The primary purpose of the Business Services Specification is to document the parts or the entirety of a value stream. Business Services Specifications (BSS) is a collective term. It covers; the target business service, the information exchanged with that service and any components that make up the service.
BSS artefacts are:
customer-facing, internal, and supplier-facing
compliant with the Minimum Viable Documentation principle
can be integrated with existing practices.
The benefits of BSS are:
Written in plain language and therefore universally accessible
Quick to produce and update
Focus on why and what without dictating how it is delivered.
Designed to be shared in complex business enterprises such as supply chains.
Document important service requirements early. Such as Response to Failure, SLA, and Service Completion Criteria.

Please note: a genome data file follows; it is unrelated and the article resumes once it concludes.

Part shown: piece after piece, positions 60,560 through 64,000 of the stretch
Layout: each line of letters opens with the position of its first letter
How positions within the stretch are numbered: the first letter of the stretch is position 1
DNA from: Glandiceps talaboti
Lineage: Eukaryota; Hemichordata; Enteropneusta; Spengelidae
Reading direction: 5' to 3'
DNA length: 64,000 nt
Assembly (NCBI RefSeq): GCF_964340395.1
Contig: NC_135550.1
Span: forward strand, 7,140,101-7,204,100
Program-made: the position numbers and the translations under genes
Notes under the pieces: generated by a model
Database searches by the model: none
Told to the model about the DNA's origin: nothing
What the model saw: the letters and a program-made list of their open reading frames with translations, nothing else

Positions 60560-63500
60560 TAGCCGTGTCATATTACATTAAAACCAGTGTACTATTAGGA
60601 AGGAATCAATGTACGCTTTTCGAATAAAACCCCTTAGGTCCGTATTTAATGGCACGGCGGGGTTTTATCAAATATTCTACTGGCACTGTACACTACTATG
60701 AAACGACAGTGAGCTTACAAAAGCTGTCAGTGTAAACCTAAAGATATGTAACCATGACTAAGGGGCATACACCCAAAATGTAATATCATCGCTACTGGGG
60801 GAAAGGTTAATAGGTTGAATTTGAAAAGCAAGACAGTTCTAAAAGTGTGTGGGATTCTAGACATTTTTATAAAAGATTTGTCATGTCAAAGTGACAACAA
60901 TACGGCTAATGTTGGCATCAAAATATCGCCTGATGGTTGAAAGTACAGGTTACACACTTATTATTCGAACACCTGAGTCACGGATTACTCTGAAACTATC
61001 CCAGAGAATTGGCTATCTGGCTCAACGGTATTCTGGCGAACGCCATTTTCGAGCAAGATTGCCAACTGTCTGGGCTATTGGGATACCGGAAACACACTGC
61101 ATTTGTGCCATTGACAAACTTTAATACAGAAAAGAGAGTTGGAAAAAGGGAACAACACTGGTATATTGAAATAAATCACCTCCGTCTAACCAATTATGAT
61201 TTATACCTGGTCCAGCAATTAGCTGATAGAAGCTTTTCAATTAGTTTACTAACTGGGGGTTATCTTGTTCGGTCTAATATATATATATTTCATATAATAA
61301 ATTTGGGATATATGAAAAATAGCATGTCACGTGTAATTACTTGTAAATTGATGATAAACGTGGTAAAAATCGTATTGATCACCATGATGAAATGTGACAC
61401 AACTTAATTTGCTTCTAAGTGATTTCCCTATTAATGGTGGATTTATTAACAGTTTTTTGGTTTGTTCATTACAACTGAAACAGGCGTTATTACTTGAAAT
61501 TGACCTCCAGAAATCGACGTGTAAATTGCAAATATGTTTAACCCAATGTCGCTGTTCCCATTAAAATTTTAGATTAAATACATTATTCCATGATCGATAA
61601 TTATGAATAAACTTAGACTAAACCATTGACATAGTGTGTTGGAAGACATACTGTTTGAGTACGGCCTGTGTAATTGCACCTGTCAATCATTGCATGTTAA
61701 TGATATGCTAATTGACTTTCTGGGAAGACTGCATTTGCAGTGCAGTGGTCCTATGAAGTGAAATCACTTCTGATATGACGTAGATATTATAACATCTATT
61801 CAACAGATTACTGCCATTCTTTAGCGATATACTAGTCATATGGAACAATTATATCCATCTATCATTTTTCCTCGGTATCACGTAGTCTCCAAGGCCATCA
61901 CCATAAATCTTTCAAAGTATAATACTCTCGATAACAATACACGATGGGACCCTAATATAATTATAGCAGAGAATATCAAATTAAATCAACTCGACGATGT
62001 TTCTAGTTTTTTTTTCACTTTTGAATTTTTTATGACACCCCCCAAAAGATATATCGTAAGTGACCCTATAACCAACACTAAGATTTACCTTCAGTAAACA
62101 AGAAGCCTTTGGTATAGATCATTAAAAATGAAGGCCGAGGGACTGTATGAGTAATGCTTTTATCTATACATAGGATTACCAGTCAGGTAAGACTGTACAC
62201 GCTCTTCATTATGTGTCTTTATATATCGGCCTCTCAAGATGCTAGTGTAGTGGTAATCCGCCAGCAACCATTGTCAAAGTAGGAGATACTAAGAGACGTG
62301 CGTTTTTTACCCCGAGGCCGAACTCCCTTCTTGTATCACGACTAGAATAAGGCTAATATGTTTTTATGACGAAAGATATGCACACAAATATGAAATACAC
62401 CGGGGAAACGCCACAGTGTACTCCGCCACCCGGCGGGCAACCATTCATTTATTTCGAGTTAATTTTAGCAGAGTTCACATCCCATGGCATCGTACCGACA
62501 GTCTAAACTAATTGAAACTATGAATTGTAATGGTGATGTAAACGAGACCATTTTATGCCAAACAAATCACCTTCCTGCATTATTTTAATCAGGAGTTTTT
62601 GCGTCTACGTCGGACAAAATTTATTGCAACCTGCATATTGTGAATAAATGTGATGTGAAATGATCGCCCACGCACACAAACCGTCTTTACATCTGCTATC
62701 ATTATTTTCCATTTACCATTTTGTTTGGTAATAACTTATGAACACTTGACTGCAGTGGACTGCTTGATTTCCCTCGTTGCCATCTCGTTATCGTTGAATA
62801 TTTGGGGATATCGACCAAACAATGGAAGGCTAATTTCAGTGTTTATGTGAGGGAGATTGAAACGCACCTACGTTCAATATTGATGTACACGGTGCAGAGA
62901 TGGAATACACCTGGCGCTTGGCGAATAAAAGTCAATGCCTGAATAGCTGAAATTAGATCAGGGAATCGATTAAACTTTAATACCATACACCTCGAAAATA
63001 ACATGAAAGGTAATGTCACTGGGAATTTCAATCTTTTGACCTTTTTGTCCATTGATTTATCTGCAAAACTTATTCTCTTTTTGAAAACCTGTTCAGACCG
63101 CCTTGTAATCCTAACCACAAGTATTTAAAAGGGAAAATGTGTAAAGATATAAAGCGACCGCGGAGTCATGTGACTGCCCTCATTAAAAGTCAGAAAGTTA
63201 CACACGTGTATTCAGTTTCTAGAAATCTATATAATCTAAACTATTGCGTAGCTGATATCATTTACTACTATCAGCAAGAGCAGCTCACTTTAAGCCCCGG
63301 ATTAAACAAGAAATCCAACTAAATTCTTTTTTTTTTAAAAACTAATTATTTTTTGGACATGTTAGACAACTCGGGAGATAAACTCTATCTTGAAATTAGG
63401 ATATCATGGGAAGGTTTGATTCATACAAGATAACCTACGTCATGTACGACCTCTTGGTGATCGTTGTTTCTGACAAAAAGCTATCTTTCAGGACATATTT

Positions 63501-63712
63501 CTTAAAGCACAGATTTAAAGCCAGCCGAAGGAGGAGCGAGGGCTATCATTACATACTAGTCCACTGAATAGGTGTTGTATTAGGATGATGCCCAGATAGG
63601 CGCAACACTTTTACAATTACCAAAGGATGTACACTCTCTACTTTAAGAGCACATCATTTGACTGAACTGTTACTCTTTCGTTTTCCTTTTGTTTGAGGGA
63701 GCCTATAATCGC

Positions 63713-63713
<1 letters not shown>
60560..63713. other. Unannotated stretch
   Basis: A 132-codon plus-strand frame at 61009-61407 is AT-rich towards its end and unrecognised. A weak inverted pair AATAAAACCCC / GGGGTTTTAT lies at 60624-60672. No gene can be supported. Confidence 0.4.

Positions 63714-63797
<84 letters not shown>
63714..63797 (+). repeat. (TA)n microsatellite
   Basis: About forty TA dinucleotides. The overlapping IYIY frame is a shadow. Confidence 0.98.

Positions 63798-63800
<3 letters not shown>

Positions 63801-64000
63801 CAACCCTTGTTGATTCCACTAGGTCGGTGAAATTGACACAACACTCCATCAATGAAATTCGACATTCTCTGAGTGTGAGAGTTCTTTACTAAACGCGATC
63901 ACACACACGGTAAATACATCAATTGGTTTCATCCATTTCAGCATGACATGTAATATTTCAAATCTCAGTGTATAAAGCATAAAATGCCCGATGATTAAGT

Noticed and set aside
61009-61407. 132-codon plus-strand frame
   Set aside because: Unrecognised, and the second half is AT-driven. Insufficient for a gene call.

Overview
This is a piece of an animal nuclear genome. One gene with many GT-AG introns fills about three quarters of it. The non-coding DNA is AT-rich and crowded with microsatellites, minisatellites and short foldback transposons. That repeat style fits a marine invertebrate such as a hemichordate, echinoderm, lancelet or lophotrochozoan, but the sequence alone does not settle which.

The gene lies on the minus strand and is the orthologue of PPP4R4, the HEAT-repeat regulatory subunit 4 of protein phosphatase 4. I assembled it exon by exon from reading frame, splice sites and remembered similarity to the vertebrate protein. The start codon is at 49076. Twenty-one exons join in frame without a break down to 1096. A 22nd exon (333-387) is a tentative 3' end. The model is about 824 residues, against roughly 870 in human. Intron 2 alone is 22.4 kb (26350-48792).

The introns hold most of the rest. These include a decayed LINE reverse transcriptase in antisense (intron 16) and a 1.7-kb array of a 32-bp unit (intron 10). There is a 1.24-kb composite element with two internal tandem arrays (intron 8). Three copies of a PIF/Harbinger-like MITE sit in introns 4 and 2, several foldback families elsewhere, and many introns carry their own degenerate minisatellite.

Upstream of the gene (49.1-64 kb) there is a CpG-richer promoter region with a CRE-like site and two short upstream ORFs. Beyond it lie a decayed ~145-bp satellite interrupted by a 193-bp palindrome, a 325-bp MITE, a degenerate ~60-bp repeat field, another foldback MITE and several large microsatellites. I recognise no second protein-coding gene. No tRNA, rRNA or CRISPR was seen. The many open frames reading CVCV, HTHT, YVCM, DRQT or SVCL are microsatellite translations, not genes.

Improved visibility and performance management
Support a Service-Oriented IT environment such as Microservices or largescale Cloud Services. However, the service focus of BSS works equally well with Monolithic applications and process-oriented Operational Technology (OT) situations such as SCADA systems.
Improves alignment with the needs of the customer and the objectives of the services
Improves CAPEX/OPEX blend and cost management and procurement options
Applies to current and future services.
Provides the basis for Service Operations Procedures
Increases the opportunity for service innovation, agility, and future-proofing when used with the ACD Cycle, VIPER, Metro Maps, and Transition State Planning. This motivates service delivery teams. An example is a VIPER workshop focused on defining new services.
A business service is an abstract representation of a part of a value-steam. It always consumes and usually produces information and data. The diagram below describes how it's associated with Information Exchange Objects and Business Service Components.